Helicopter rescues continue in California as at least 22 fires rage
Survivors of California's massive wildfires were rescued by helicopter Tuesday morning in Sierra National Forest, CNN reports.
At least 13 visitors who were trapped by the swiftly-spreading Creek Fire were rescued overnight from the forest by helicopter and more than 200 other people were airlifted from the forest to safety over the weekend.
Officials say the Creek Fire burned 135,523 acres in the Sierra Nevada Mountains northeast of Fresno and led to the evacuations of Madera and Fresno counties.
The fire was labeled an "unprecedented disaster" for Fresno County, US Forest Service Supervisor Dean Gould said Monday, adding that while major wildfires have occurred in the area before, this fire is the "most aggressive of any of those."
At least 22 large fires are raging in California, where dry, windy conditions and record-breaking high temperatures have been fueling flames for weeks in some areas.
While firefighters battle the flames and rescue people from dangerous areas, Pacific Gas and Electric (PG&E) has intentionally cut power in 22 Northern California counties to lessen the chance that any electric equipment damaged by winds would cause more fire. About 172,000 PG&E customers were impacted Monday night, and full restoration was expected by Wednesday evening.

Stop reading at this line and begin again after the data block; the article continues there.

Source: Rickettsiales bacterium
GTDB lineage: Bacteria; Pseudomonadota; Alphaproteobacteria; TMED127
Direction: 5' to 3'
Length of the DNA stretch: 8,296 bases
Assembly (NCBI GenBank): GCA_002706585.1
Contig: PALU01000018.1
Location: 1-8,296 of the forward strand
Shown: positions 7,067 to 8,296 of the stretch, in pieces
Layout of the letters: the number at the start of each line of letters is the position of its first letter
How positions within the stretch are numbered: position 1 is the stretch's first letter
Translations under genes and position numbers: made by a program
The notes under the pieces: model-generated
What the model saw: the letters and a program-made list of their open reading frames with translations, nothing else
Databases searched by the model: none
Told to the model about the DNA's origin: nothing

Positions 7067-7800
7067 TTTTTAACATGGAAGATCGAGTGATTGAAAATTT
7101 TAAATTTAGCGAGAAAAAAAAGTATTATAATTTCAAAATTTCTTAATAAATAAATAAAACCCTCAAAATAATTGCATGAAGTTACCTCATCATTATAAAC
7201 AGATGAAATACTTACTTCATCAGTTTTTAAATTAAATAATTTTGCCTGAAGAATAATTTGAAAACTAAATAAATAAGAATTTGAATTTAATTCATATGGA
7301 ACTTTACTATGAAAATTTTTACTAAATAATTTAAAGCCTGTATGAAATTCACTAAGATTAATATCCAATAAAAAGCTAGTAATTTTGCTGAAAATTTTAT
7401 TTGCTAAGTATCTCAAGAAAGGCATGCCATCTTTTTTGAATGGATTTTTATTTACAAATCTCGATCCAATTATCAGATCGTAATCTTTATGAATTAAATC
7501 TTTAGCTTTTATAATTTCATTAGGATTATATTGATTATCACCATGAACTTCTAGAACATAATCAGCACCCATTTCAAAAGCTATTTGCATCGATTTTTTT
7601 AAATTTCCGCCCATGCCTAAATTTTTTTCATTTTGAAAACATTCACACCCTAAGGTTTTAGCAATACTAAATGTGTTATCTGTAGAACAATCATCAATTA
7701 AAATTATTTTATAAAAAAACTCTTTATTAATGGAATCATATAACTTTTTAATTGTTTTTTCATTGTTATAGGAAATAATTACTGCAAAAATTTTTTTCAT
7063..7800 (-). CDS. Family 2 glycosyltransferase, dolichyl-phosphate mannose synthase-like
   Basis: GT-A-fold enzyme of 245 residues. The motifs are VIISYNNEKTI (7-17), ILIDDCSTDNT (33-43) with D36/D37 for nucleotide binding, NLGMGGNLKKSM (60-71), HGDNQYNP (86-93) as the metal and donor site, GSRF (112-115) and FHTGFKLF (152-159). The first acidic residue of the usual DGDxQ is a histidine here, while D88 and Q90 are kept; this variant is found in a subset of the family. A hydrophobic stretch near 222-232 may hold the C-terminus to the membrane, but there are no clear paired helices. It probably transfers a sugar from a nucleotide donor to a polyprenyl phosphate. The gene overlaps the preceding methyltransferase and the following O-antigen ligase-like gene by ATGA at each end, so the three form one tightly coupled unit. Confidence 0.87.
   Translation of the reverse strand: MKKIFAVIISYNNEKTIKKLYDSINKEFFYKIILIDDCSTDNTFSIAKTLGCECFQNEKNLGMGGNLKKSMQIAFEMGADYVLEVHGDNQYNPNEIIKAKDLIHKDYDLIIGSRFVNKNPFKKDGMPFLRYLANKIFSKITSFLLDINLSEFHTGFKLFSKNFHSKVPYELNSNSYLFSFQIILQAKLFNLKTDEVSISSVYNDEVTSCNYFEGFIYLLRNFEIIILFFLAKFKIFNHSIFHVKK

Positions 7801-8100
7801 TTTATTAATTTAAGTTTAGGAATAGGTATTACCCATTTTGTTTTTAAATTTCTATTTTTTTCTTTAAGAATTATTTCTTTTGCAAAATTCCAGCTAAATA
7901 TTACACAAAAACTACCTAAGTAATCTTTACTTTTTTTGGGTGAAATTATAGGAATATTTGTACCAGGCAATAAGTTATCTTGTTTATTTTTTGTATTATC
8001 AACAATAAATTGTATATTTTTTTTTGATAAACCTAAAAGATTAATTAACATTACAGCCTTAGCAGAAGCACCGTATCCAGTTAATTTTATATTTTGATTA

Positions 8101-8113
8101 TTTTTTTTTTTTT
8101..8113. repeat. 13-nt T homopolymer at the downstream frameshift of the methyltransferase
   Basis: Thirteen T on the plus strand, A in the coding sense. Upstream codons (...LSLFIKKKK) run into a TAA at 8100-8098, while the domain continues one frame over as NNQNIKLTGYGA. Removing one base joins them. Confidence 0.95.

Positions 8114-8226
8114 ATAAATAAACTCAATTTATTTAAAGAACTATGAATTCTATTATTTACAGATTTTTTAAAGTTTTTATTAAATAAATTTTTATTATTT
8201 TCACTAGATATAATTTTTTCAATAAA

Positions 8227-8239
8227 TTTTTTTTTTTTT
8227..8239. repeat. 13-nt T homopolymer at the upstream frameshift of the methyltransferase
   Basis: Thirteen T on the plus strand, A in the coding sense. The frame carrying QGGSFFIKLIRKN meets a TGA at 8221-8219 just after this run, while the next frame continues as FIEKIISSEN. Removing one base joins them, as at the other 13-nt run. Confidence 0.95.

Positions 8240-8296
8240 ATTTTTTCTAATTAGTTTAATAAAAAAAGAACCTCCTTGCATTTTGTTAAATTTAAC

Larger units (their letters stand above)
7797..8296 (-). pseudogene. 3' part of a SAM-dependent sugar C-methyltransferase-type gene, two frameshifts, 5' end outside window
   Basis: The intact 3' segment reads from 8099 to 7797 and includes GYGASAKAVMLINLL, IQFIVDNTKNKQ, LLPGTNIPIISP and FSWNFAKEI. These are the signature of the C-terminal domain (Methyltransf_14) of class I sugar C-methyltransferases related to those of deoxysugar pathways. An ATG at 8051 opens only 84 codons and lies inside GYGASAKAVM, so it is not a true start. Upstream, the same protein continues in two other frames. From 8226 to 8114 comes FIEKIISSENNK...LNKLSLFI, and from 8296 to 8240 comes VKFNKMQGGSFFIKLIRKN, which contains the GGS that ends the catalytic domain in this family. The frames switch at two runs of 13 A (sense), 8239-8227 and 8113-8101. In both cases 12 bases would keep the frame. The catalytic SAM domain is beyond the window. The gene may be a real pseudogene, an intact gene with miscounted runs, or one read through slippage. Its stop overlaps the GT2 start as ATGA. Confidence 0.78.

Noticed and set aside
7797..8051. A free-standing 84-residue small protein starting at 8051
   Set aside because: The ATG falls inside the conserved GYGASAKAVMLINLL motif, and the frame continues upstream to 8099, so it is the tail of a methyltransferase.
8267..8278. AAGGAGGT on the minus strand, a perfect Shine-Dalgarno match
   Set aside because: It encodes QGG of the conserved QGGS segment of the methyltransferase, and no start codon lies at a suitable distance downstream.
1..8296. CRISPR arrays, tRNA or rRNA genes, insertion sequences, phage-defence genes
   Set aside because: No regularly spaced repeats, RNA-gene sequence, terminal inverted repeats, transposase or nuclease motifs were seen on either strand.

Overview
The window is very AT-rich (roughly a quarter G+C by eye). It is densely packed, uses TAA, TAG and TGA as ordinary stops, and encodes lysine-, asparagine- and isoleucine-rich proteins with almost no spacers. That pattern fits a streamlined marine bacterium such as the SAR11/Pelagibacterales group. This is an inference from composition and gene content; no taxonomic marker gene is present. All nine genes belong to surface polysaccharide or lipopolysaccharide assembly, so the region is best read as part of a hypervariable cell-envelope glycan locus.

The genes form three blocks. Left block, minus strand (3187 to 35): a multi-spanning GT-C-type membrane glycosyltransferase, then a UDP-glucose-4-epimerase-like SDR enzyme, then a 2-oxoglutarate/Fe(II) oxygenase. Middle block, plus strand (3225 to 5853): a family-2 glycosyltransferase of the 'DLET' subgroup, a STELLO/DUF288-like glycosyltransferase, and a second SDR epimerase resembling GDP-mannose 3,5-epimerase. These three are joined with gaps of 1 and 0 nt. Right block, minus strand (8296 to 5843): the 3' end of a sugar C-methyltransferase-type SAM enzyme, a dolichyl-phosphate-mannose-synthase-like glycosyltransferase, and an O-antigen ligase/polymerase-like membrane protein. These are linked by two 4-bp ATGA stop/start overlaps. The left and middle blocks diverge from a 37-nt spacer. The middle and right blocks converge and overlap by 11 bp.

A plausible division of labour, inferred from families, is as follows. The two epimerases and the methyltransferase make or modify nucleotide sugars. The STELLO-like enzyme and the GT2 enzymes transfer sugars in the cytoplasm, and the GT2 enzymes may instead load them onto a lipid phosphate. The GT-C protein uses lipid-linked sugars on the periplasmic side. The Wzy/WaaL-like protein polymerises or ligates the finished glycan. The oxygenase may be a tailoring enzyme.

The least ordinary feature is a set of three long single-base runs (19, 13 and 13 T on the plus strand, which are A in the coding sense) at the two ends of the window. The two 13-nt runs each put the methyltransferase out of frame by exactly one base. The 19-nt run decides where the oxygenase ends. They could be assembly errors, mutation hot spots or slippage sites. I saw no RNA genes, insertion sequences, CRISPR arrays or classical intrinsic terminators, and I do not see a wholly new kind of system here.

There are currently 76 large wildfires burning across the United States, according to the National Interagency Fire Center, and California has been the hardest hit state. More than 4.6 million acres have been burned nationwide, with more than 2.09 million of these burning in California, Cal Fire has said.
Current weather conditions in the state will mean high fire risks. As of Tuesday morning, areas covering more than 38 million people in six Western states were under red flag warnings, which caution that conditions likely to start or spread fires -- strong winds and dry conditions -- were either imminent or happening.
Peak wind gusts of up to 50 mph are anticipated for many elevated areas in Northern California, which are expected to exacerbate an already active fire season in the state as hot and dry weather will continue to dry out vegetation and make it more susceptible to fires during a wind event.
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